Achondrogenesis is a rare and severe group of genetic disorders that results in a short trunk, small limbs, and a narrow chest. It occurs when a person’s body does not produce enough growth hormone. As a result, cartilage and bone do not develop properly, causing abnormalities in the skeletal system.
You are more likely to have a child with this disorder if both you and your partner carry the gene. Most babies with achondrogenesis die before or right after birth because they cannot breathe properly. No treatments exist for the disorder. Care focuses on making the baby as comfortable as possible for the duration of his or her life.
This disorder is usually categorized into three different types based on the pattern of inheritance, signs, and symptoms.
In achondrogenesis type 1A, the baby’s skull bone is very soft and the limbs are very short. As with all three types, the chest is narrow, making it hard for the baby to breathe. The bones in the spine and pelvis do not form well. The baby also has short ribs that break easily.
Type 1B is very similar to 1A, and distinguishing between the two types often requires a genetic test. In addition to the very short limbs and narrow chest, type 1B includes a round belly and sometimes a pouch near the groin or belly button. If your baby has this type of achondrogenesis, his or her feet may be inwardly rotated. The toes and fingers are also very short.
As with the other two types, babies born with type 2 achondrogenesis have short limbs and a narrow chest. Their ribs are usually short and their lungs are not well developed. The bones in the spine and pelvis are not well formed. The roof of the mouth may have an opening (cleft palate). A small chin and large forehead are other signs. The belly may be large, and some infants will have too much fluid in their bodies before they are born.
Statistics have been collected for the occurrence of type 2 achondrogenesis and a similar bone growth disorder called hypochondrogenesis. Together, the conditions have been observed in one in every 40,000 to 60,000 infants.
This rare disorder runs in families. If both you and your partner carry the gene, there is a 25 percent chance that your child will have the condition. Since the genetic disorder is recessive the parental carriers of the gene, show no signs of the condition.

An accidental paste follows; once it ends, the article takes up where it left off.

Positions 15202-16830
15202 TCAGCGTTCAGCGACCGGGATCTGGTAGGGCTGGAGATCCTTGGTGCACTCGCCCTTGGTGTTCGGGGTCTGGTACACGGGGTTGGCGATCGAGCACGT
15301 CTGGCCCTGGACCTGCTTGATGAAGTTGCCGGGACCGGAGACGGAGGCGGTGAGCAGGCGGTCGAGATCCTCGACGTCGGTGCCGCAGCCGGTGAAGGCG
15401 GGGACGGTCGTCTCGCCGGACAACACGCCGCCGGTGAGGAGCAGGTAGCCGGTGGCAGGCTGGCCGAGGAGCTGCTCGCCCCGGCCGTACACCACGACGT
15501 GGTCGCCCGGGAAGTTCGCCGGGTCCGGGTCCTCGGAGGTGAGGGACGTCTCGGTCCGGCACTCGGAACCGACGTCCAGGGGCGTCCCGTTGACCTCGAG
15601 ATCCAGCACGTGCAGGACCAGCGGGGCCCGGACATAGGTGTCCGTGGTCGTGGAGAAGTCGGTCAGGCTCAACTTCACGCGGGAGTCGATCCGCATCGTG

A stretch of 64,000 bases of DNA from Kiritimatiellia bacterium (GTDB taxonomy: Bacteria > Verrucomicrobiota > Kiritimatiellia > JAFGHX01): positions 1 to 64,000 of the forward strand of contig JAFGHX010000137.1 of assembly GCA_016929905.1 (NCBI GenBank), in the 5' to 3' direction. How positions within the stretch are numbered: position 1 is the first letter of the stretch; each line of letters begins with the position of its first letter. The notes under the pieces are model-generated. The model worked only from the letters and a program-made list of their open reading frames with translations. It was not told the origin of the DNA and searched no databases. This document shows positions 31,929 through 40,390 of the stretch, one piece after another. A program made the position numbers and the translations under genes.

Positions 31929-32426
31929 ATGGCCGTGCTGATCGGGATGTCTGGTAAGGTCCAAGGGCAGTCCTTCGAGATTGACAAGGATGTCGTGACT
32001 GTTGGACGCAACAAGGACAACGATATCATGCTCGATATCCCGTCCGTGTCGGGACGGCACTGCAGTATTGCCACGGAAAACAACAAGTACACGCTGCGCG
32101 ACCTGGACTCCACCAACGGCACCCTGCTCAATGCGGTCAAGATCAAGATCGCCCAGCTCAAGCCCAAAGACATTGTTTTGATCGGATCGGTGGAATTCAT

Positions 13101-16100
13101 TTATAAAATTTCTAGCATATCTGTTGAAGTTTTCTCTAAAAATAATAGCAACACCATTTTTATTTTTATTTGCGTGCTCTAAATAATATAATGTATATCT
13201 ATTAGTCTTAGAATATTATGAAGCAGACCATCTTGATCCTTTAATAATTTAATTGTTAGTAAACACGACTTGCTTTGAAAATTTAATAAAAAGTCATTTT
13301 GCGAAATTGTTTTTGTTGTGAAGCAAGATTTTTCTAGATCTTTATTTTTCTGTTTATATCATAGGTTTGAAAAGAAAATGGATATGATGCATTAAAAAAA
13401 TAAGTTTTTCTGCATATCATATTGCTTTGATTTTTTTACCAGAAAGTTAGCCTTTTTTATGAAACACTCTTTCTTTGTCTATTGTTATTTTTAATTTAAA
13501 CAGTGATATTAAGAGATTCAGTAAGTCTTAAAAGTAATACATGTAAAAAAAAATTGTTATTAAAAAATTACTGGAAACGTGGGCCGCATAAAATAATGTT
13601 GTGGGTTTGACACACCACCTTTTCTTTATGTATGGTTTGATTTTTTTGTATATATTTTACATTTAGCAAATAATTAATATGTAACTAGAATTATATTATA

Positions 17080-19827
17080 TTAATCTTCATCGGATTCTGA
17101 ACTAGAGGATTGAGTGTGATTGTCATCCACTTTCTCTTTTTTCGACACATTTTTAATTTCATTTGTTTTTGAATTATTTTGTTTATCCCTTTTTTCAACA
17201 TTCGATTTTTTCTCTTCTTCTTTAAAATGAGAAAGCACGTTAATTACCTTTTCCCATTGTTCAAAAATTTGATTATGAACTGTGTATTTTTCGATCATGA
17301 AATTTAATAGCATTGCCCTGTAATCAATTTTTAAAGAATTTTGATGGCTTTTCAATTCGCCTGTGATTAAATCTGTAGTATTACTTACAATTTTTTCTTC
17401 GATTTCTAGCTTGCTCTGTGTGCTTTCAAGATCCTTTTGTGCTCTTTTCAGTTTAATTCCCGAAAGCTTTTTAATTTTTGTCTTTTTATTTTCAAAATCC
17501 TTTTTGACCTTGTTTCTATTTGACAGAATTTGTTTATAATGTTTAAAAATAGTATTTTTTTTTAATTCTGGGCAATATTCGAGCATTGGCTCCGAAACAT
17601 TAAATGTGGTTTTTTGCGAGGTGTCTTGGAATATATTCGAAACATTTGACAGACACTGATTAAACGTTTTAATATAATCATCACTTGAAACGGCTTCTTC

Short limbs and a narrow chest are common to all types of achondrogenesis. The other symptoms vary by type. Genetic testing may be necessary to distinguish the exact type.
Type 1A Symptoms
- soft skull bone
- poorly formed spine and pelvic bones
- short and easily breakable ribs
Type 1B Symptoms
- round belly
- pouch near the belly button
- short toes and fingers
- inwardly rotated feet
Type 2 Symptoms
- short ribs
- poorly developed lungs
- cleft palate
- small chin
- large forehead and belly
Your doctor will order X-rays to examine the baby’s bones. Usually, the signs are obvious to the human eye, and the doctor will know right away if the baby has some type of the condition.
No treatments exist for achondrogenesis. To keep the baby as comfortable as possible, the hospital will monitor him or her and possibly use a breathing machine. Medication may also be needed to limit pain and discomfort.
Babies born with achondrogenesis usually die quickly because their small chests do not allow them to breathe. Many die in utero.
If achondrogenesis exists in your family, your only option for preventing the disorder is to have genetic counseling prior to starting a family. During genetic counseling, a specialist will collect your medical histories, asking about illnesses that have occurred on both sides of your families. Medical practitioners will run tests to determine whether you and your partner are carrying the genes for achondrogenesis. Couples with a family history of achondrogenesis might choose to exercise this option before deciding whether or not to have a baby.